A column centering on sustainability & college kids by
a sustainability intern:
Alas, second semester has begun. There’s lots to think about, and there will soon be lots to do as classes pick up. As the sustainability student worker on campus, I’m going to try to make sustainability practices, ideas, stories and facts part of what everyone thinks about. Climate change is affecting the world we live in and the people we share it with. Rather than succumb to sulking in bed while pondering the doom of the human race via global warming or angrily shouting facts about how the hamburger my mom tries to feed me is contributing to deforestation, animal cruelty and a slew of other catastrophes, I’m going to try to do something about it.
What better format than The Lorian to continue to spread the culture of sustainability on campus? (Yeah, it’s printed on paper. Paper that came from a tree. A tree that was cut down. A tree that can no longer process the exorbitant amounts of CO2 that enter the atmosphere every day). Too much? At least we’re thinking about it. That’s the aim — to think critically about the resources we use every day and to learn more about how we can help keep our earth balanced.
That being said, I’m going to share some wisdom I just read from a lovely book called “No Impact Man by Colin Beavan”. I would recommend it even if you are a novice when it comes to environmental issues. In the book, Beavan makes the argument that individual and collective actions are NOT mutually exclusive. What does this mean to people who want to try to live more in balance with the earth? It means that the naysayers who say that you do no good in shopping at thrift stores, biking to work or cutting down meat intake are wrong. Such naysayers argue that global warming is a collective action problem — they say that lifestyle changes like going vegetarian or buying local are a metaphorically insignificant drop of water in a now highly acidic ocean.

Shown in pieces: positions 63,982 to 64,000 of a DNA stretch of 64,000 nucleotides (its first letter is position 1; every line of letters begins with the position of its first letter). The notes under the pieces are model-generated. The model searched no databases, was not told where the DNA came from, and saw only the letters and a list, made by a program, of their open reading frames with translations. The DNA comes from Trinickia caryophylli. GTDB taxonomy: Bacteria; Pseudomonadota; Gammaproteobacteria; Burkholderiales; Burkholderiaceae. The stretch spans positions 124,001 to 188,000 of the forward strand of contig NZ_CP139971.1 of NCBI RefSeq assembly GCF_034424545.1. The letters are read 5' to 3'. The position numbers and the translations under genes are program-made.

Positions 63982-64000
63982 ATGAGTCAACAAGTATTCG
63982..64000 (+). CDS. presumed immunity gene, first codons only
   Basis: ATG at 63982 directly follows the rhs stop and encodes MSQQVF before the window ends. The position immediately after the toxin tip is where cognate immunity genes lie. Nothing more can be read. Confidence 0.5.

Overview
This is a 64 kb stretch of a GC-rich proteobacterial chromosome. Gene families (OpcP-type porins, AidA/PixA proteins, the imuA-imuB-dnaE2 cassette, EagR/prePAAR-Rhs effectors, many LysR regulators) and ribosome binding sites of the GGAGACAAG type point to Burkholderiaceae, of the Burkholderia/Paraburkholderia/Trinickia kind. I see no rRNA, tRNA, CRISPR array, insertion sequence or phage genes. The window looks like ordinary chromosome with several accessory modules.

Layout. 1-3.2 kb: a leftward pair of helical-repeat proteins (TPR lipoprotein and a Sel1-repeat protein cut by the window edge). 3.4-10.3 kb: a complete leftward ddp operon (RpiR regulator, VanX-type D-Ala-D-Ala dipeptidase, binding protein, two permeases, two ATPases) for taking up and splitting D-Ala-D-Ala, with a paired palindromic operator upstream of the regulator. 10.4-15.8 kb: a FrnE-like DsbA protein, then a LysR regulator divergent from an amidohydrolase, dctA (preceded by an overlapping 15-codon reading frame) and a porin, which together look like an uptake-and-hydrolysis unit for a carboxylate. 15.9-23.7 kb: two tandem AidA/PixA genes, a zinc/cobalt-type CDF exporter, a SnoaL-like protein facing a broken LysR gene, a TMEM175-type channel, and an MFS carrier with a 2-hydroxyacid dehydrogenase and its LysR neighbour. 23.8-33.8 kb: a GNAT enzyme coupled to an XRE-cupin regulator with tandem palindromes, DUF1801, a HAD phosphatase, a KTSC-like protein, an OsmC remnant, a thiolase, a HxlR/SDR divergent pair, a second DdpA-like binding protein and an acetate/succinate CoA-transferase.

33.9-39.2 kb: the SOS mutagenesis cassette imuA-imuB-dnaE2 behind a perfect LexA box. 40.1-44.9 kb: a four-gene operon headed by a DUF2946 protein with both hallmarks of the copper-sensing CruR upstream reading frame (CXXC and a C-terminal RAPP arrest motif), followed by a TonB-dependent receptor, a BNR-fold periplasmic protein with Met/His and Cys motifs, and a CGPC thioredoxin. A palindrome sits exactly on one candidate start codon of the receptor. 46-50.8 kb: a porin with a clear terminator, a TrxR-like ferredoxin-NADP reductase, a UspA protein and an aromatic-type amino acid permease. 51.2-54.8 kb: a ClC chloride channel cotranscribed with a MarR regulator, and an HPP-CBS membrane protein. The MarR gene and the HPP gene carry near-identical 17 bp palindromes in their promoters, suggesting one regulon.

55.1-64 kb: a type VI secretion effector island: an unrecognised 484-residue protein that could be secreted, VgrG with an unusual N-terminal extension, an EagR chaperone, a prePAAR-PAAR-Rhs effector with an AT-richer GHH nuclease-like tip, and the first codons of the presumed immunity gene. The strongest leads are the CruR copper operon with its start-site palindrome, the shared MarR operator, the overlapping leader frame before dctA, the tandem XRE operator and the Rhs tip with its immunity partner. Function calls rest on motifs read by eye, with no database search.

People who say that are likely too lazy to change their own habits to try to hinder further environmental catastrophe and thus want to convince others that they are incapable of making a difference. To be honest, I sometimes feel like I can’t make a difference. Beavan argues that all we can do is try. Will you resolve yourself to being powerless and remain in anxiety over climate change? Or, will you at least be the person to try to make a difference?
Should you answer yes to the latter question, I challenge you to get further involved in sustainability efforts on campus/in Dubuque. There are a million avenues to take to environmentally serve the common good. The beauty of collective action, Beavan argues, is that it takes multiple individual actions to make a difference. You never know who you can inspire with your actions or engage with your words. Hopefully in this first issue, I’ve engaged you with mine. Let’s try to make Loras happier and more sustainable.